We start the day global today in Ukraine, where a poetry collection from one of Azerbaijan’s greatest writers, Seyyid Imadeddin Nasimi, has just been published.
For AzerNews, Laman Ismayilova explains,
The publication is a project of the Azerbaijan State Translation Centre (AzSTC) timed to the poet’s 650th anniversary. The executive secretary of the project is Marina Goncharuk.
The book “I Have Set Myself on the Road of Truth” was published by Kyiv-based “Samit -Kniqa” publishing house.
The publication includes about 200 of the poet’s ghazals, tuyugs (a form of verse that the Turks brought to Divan poetry) and rubais, accompanied by commentaries on phrases difficult to understand.
Seyyid Imadeddin Nasimi was a great Azerbaijani poet and eminent figure in the poetry and philosophical thought of the Orient. He was the founder of the school of philosophical poetry in the Azerbaijani language.
Read more over at AzerNews, my go to place for Azerbaijani literature news in English.
What you won’t read there is the poet Nasimi (also written as Nesimi) was skinned alive when his poetry was deemed blasphemous.
Last month Azerbaijan held a four day cultural festival in honour of the poet.
Next to Finland where News Now Finland reported recent that the new Oodi library has unsurprisingly attracted a lot of new visitors, but surprisingly there has been a ripple effect across the capital, with Helsinki libraries recording 46% more visitors – 6.8 million visits in total – between January-September this year than last year.
Laajasalo Library recorded a 37% increase in the number of visits compared to the previous year; while Maunula Library saw a 13% rise in visitors.
The number of loans and new library cards also rose this year.
By the end of September, Helsinki libraries had issued 37,000 new library cards – a growth of 54% compared to 2018.
The number of loans also rise by 6% in the past year, with library visitors checking out 3.9 million items from Helsinki libraries.
For context Finland has a population of just 5.5 million.
From Finland to South Korea, where, running November 23-30, 2,000 Vietnamese titles are on show in the Republic of South Korea as part of an exhibition organised by Ho Chi Minh City Book Distribution JSC (FAHASA) in coordination with Korea’s Kyobo.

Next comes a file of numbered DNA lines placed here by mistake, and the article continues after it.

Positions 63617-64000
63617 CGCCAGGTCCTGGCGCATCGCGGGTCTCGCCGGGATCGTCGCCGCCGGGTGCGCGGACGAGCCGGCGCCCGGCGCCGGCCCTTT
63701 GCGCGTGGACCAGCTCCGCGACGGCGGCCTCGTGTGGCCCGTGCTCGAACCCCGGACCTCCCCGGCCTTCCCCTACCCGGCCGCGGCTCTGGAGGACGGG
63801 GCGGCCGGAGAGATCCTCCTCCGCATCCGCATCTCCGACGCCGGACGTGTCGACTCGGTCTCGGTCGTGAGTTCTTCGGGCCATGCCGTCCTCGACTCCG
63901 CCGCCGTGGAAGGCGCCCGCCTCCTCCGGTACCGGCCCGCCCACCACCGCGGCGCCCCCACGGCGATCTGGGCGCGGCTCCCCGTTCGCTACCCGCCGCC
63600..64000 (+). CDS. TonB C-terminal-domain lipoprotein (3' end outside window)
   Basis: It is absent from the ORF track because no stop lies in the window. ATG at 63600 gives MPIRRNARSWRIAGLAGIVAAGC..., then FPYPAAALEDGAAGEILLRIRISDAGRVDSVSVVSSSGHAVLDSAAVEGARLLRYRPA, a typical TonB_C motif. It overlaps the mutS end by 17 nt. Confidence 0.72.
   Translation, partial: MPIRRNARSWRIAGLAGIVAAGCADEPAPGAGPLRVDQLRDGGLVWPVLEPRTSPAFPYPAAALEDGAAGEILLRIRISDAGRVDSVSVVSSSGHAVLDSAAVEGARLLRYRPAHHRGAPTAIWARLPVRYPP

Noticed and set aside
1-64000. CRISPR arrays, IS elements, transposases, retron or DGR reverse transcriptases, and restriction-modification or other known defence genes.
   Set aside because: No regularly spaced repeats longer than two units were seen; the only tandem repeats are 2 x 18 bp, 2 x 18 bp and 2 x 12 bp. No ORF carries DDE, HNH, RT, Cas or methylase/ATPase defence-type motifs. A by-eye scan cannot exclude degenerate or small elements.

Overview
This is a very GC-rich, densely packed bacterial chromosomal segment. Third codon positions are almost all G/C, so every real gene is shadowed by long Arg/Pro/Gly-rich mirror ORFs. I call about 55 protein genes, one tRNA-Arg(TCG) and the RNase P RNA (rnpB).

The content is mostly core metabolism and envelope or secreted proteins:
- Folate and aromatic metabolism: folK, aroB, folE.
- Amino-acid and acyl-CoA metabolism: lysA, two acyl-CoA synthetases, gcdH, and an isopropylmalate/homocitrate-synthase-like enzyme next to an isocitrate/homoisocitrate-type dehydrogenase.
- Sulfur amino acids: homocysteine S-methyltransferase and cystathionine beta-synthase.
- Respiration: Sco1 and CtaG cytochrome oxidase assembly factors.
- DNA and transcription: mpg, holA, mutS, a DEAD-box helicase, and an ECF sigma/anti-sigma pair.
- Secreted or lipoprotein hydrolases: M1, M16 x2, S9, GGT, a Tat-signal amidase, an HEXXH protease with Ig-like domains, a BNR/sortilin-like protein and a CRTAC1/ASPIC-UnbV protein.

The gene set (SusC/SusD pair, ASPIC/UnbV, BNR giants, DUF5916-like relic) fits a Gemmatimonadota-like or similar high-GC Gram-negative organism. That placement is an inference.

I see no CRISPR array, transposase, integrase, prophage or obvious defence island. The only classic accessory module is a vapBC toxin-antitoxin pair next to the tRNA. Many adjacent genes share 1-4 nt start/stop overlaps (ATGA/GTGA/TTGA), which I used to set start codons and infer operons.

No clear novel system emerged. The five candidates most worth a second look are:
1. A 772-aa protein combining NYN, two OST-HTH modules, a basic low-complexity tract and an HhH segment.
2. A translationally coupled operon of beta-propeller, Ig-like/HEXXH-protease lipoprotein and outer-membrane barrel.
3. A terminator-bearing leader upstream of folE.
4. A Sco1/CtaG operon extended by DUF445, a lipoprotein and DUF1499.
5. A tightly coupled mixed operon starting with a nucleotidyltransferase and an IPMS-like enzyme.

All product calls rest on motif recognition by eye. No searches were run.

The book stall, which is set up at Kyobo Gwanghwamun book store, is expected to help Vietnamese and mixed-race families in the RoK access Vietnamese books, and develop the Vietnamese language.
There are more than 180,000 Vietnamese in the (South Korea), while nearly 200,000 Koreans are living in Vietnam.
Read more over at VietnamPlus.
Finally to Serbia where earlier this month the KROKODOKODIL Children’s Festival of Literature and Illustration was headlined by a play titled BUM! GRRR!! ŠKRIP!!! STRIP!!!!
By the way “bum”, which will have totally different meanings to American and British readers, translates as “boom!” in Serbian.
The festival, organised by Association Obrazovanje i kultura (Education and culture) and KROKODIL and supported by the Secretariat for Culture and the City of Belgrade, was formed,
formed around the premise that it is an imperative to contribute to the development of future reading audience in a dynamic, systematic and continuous way. The societies that take pride in popularity of reading are always those that have a careful and thorough system of forming such habits in the early childhood.
Festival KROKODOKODIL aims to do exactly the same, using different audio and visual materials as well as dramaturgy, directing, decor and mise en scene which results in the mixture of festival and theatre further boosted by inclusion of the state of the art multimedia so that the whole event is adapted to the sense of rhythm and general sensibility of the youngest literary audience.
Read more over at Krokodil.